H. Granville Barker, in Preface to Shakespeare second section, comments, “This is the Woman herself, quick, jealous, imperious, mischievous, malicious, flagrant, subtle; but delicate creature too, and the light, glib verse seems to set her on tiptoe”.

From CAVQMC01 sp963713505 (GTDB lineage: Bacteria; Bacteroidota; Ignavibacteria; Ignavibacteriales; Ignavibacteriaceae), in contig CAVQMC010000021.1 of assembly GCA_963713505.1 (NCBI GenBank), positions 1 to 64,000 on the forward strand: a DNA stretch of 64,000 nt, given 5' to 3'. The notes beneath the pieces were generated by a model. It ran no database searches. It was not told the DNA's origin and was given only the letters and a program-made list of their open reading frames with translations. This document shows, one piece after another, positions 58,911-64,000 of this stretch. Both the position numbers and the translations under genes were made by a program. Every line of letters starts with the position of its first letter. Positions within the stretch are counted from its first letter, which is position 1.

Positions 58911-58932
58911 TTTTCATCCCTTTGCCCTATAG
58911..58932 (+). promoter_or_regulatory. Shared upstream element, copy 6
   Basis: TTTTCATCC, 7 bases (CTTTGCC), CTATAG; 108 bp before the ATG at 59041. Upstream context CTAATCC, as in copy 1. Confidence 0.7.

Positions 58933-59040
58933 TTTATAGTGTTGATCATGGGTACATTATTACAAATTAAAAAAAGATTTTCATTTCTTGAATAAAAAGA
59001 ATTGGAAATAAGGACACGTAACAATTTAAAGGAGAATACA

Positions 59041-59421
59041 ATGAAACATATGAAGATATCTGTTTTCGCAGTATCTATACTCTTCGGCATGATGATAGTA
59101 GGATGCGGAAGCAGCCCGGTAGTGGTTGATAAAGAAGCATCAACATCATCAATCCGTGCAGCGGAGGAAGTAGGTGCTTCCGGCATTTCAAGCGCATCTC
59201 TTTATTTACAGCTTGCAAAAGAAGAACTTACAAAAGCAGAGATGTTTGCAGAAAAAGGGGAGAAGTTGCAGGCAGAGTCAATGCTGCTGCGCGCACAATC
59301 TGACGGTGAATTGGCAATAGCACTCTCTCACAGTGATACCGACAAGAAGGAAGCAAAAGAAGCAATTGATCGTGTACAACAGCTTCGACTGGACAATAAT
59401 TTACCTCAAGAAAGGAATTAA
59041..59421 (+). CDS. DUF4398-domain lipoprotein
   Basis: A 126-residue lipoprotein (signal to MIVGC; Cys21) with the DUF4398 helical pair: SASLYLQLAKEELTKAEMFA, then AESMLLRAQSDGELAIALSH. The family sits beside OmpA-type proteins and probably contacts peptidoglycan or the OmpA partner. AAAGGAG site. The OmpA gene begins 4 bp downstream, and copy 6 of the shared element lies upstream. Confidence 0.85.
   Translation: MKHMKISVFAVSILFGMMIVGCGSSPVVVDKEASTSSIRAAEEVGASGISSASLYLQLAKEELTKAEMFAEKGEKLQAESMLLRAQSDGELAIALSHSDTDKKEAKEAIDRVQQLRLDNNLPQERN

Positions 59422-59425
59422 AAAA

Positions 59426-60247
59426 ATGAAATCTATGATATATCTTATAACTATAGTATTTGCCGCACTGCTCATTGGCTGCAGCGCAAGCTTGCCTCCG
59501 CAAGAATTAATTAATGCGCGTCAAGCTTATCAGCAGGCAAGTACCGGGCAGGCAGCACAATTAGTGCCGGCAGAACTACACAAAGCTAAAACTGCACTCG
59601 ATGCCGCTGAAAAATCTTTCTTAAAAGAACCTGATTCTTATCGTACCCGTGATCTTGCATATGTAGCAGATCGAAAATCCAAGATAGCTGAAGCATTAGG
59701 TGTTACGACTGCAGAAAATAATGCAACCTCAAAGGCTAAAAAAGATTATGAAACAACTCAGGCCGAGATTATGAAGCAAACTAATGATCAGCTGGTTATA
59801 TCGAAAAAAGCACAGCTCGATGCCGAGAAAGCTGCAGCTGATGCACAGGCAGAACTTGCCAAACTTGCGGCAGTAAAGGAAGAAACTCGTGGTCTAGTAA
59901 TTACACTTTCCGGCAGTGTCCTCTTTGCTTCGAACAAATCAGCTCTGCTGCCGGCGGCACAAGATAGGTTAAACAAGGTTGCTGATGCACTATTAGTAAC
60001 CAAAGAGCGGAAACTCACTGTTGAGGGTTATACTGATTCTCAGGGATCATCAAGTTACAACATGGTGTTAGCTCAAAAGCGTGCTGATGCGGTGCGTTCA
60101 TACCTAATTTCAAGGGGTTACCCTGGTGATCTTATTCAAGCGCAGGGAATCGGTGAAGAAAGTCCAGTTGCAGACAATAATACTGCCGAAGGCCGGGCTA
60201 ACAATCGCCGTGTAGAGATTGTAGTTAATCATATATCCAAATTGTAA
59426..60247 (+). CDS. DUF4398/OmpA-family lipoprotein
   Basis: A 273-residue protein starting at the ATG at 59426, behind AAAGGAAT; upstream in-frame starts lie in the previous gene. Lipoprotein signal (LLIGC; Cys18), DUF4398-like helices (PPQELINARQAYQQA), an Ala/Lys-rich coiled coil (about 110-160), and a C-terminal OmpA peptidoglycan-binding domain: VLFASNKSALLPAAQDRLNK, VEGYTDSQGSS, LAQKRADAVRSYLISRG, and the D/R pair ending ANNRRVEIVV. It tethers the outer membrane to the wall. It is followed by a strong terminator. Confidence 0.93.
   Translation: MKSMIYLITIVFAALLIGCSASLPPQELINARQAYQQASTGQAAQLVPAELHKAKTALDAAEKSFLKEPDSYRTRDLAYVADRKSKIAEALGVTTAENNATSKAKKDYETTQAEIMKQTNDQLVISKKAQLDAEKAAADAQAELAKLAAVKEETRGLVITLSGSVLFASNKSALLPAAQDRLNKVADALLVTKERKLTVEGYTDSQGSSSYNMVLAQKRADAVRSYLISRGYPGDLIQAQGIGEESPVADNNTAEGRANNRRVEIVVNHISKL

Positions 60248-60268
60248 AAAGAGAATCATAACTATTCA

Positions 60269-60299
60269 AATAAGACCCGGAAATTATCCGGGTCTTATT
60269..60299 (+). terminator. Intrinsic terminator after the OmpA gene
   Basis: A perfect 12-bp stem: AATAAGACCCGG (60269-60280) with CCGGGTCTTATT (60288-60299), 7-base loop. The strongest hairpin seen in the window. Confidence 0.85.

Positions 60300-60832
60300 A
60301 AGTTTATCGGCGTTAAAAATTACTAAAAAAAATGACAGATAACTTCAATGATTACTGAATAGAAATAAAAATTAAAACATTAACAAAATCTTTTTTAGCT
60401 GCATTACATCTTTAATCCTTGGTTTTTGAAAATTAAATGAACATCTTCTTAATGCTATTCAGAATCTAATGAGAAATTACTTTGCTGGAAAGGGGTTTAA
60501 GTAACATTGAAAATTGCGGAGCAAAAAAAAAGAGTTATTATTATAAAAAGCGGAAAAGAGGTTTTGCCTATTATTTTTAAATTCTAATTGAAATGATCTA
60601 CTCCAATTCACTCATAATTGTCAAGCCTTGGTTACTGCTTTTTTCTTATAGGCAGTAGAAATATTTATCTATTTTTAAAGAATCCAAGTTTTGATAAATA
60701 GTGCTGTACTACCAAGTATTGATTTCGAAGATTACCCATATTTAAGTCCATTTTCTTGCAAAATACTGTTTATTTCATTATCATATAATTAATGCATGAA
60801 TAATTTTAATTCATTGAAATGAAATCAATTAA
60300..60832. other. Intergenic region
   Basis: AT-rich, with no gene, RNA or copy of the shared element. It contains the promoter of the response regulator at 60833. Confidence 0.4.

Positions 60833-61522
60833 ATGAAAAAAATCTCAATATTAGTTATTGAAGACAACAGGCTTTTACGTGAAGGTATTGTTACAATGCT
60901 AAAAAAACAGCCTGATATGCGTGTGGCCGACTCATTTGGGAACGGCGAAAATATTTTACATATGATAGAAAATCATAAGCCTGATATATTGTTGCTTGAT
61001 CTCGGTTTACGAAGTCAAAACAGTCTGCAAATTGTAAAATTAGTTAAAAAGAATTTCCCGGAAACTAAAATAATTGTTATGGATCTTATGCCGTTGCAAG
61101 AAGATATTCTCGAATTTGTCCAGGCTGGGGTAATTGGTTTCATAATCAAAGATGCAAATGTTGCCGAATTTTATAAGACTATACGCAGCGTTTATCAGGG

Isis was represented as a cow where there is no physical fear Cleopatra shows courage. She can Egyptiamize even the high Roman fashion, transforming death into a sensuous pleasure. Shakespeare intensifies her in the final senses. Here poetry makes up for politics, lyricism files over materialism and love transcends power. The compassion and passion in her bridal outfit implies that she is one her way to facilitate her reunion with Antony in the Kingdom beyond death, in the realm of the blest, “Where souls do couch on flowers”. Cleopatra will remain Cleopatra. Shakespeare’s use of the word “bliss” (1/3/35-8) suggests the quasi-divine nature of their love which will blossom again in Elysium.